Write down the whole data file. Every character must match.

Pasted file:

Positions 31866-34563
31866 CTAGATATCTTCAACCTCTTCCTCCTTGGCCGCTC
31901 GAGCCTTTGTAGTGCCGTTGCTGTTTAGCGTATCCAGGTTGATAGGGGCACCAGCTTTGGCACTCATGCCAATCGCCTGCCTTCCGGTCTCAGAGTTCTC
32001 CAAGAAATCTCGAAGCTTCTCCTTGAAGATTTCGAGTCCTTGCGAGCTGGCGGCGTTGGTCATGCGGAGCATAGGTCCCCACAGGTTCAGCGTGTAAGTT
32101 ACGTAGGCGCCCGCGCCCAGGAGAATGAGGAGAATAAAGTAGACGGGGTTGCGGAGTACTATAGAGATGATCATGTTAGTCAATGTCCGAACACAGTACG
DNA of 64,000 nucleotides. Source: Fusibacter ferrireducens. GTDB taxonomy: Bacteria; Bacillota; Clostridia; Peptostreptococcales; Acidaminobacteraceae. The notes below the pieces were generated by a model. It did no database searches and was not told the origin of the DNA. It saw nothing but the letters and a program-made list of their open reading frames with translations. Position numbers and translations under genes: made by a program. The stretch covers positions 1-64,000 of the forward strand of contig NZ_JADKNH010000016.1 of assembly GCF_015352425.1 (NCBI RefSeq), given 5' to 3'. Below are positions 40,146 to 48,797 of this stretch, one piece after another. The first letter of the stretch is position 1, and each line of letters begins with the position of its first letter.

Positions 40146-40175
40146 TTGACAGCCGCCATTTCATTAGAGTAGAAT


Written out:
Positions 31866-34563
31866 CTAGATATCTTCAACCTCTTCCTCCTTGGCCGCTC
31901 GAGCCTTTGTAGTGCCGTTGCTGTTTAGCGTATCCAGGTTGATAGGGGCACCAGCTTTGGCACTCATGCCAATCGCCTGCCTTCCGGTCTCAGAGTTCTC
32001 CAAGAAATCTCGAAGCTTCTCCTTGAAGATTTCGAGTCCTTGCGAGCTGGCGGCGTTGGTCATGCGGAGCATAGGTCCCCACAGGTTCAGCGTGTAAGTT
32101 ACGTAGGCGCCCGCGCCCAGGAGAATGAGGAGAATAAAGTAGACGGGGTTGCGGAGTACTATAGAGATGATCATGTTAGTCAATGTCCGAACACAGTACG
DNA of 64,000 nucleotides. Source: Fusibacter ferrireducens. GTDB taxonomy: Bacteria; Bacillota; Clostridia; Peptostreptococcales; Acidaminobacteraceae. The notes below the pieces were generated by a model. It did no database searches and was not told the origin of the DNA. It saw nothing but the letters and a program-made list of their open reading frames with translations. Position numbers and translations under genes: made by a program. The stretch covers positions 1-64,000 of the forward strand of contig NZ_JADKNH010000016.1 of assembly GCF_015352425.1 (NCBI RefSeq), given 5' to 3'. Below are positions 40,146 to 48,797 of this stretch, one piece after another. The first letter of the stretch is position 1, and each line of letters begins with the position of its first letter.

Positions 40146-40175
40146 TTGACAGCCGCCATTTCATTAGAGTAGAAT